Run a half marathon.
Read 4 books a month for one year.
Go to grad school while working full time.
Get out of debt.
Learn a new language.
What do all of these things have in common? They are hard. Simply put, to do these things requires making a choice. A strategy, even. Same goes for marriage and apologies within our relationships. Gulp, home girl is about to talk about apologies.
I’m not only the queen of needing to make apologies, I’m the queen of thinking I’m owed an apology. And boy do I dig at getting one sometimes. As I’m sure you can guess, it never goes well and the end result is just more frustration. I’m sure you would be more amused if I sat and hashed out all the ‘don’t dos’, paired beautifully with stories of my own drama but it’s likely more productive if I just share why it’s so important to apologize and how to do it in a healthy way.
As for why, I think this is rather obvious, so I’ll be brief. None-the-less we should all be on the same page, I suppose. Why should we apologize?
- For our own refinement. Cleansing of pride.
- To reconcile and restore peace. *Notice, I did not say “to make peace.” No one is asking you to be a martyr, apologizing just to hush things up and move-on.
The best apologies avoid blame and have a sense of ownership, validation and repentance. Here is an example, using both an unhealthy and healthy apology.
Unhealthy: I’m sorry you feel that way. (blame: this is solely on them, not a real apology)
Healthy: I’m really sorry that my words (ownership: my words) made you feel that way. I see that I've hurt your feelings (validation: their feelings are hurt and you recognize it) and I would like to learn how I could adjust my approach on this topic because while I do have an opinion, I want to always be kind and loving (repentance: showing remorse and the effort to improve).
Does using the healthy apology mean I backed down from my stance? No, but it does show humanity that I would never just set out to hurt someone and their feedback not only affords me the opportunity to evaluate my approach but it shows them I am willing to adjust it as well.
This is great and all but having some practical strategies on laying down pride long enough to apologize may help. Here are things that work for us!
Asking for time to think. If in an argument, John knows that my preferences is for him to ask me (don’t tell me) if he may have time to think and then come back in an hour (or schedule a time) to finish talking. This gives room to calm down and process things. It also gives me the security that it will in fact be discussed again with the purpose of resolution.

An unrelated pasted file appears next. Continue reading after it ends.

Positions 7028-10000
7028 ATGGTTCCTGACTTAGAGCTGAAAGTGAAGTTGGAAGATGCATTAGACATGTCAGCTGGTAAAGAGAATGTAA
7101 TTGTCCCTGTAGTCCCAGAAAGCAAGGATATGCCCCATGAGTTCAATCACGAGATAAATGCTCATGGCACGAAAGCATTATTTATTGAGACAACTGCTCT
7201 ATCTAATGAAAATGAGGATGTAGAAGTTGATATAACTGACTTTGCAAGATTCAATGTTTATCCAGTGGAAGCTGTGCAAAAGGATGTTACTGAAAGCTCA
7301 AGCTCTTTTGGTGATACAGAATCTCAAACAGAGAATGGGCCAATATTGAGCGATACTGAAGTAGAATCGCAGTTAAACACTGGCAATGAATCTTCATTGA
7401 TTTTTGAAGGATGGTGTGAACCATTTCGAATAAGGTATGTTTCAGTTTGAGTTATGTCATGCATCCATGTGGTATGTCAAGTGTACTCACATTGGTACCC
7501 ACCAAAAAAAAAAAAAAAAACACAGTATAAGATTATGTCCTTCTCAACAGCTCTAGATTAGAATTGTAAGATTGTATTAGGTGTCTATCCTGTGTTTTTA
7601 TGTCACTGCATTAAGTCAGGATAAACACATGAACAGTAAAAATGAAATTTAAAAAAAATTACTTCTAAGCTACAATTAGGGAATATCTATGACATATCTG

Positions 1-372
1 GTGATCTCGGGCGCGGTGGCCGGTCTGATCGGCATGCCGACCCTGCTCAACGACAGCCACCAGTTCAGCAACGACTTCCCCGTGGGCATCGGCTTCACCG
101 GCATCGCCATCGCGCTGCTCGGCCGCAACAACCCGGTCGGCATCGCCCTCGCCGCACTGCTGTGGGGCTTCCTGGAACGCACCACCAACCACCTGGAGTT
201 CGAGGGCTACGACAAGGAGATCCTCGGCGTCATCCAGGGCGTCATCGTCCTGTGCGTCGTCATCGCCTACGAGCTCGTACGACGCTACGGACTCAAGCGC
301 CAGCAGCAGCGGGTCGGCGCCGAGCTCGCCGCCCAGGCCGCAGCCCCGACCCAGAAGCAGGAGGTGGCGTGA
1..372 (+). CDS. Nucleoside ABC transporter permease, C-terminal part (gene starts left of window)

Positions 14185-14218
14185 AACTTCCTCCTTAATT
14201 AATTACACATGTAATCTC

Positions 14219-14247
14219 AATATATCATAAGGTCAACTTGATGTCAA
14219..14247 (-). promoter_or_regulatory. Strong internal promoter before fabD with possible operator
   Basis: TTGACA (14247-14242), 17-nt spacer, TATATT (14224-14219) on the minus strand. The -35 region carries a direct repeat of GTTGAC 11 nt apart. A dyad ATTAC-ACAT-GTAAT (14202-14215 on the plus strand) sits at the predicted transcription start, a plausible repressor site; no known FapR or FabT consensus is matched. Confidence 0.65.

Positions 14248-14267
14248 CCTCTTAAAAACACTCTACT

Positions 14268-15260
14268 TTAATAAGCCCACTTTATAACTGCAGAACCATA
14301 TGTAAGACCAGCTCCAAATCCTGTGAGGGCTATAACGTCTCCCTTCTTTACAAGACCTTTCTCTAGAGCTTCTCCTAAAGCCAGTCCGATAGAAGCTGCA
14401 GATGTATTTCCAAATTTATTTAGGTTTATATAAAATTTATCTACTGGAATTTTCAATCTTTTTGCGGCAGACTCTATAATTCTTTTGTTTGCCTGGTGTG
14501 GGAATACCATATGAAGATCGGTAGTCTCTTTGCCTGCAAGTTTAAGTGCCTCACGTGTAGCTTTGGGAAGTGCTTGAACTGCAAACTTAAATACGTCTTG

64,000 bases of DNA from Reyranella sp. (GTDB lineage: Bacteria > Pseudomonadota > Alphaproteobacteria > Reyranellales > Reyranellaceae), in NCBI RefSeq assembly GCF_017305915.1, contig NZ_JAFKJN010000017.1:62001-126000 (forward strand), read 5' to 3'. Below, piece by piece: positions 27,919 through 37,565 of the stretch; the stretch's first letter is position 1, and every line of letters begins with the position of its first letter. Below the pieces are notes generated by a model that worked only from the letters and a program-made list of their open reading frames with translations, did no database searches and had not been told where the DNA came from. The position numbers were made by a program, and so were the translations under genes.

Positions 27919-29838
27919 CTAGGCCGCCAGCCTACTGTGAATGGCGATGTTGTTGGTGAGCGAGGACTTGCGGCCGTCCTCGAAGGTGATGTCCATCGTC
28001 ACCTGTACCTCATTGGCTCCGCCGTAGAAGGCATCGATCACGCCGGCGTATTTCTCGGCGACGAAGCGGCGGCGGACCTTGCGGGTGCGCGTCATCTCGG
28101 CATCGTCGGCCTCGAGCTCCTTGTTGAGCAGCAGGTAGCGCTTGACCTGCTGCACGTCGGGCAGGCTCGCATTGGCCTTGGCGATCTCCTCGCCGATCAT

Wear the other shoe. We don’t have to agree, but we do need to always seek to understand the other person’s perspective. Even if the root issue is completely unrelated to the argument or action. Thinking about how John feels can help me soften my attitude.
This too shall pass. Sometimes, we will be arguing and I think to myself “this is ridiculous and has no bearing on anything at all”. Once I have this perspective and can remember that in the big picture of our relationship, this is peanuts, it is so much easier to lay down my guard and apologize.
Having a foundation. We decided in the beginning that we are on the same team so sometimes, it’s as simple (and by simple, I mean super hard) as remembering that. To “in the moment”, be the one that will rise above it and say “this is not productive and I’m sorry”. In those moments, I don’t even always go into the ownership/validation thing because a frank “I’m sorry” says it all.
As I wrap this up for you, I want to share the magic of an apology that recently occurred in our house.
The other day, John and I were disagreeing about something and I wasn’t able to express my thoughts well with words so everything I said was muddy and he was so lost and confused with it. But naturally, I kept pushing. I started to get that “ick” feeling and realized that now we were just fighting because of my own pride. I just had to be right. I finally stopped, and said “look, I’m sorry. I’m not wording this well and do have some real feelings about it but maybe we should talk once I process those better.” And guess what happened next?!?! He said “you know, I think I know what you are saying <inserted my exact feeling> and I understand. I disagree with your conclusion but maybe I could have done “this” better and it wouldn’t have made you feel that way. I’m sorry too.”
BAM! What is to be learned from that? John knows me better than anyone and once I laid down my pride, he was able to do the same and fill in my thoughts for me.
If you’re like me, you find yourself in a tiff and are like “what the heck… I don’t like this… I don’t want to fight… what are we even fighting about?… can we just be friends again?….” but at some point, you feel like you’re in too deep. That is a perfect sign that you desire reconciliation and it’s time to make the hard choice: apologize or keep fighting.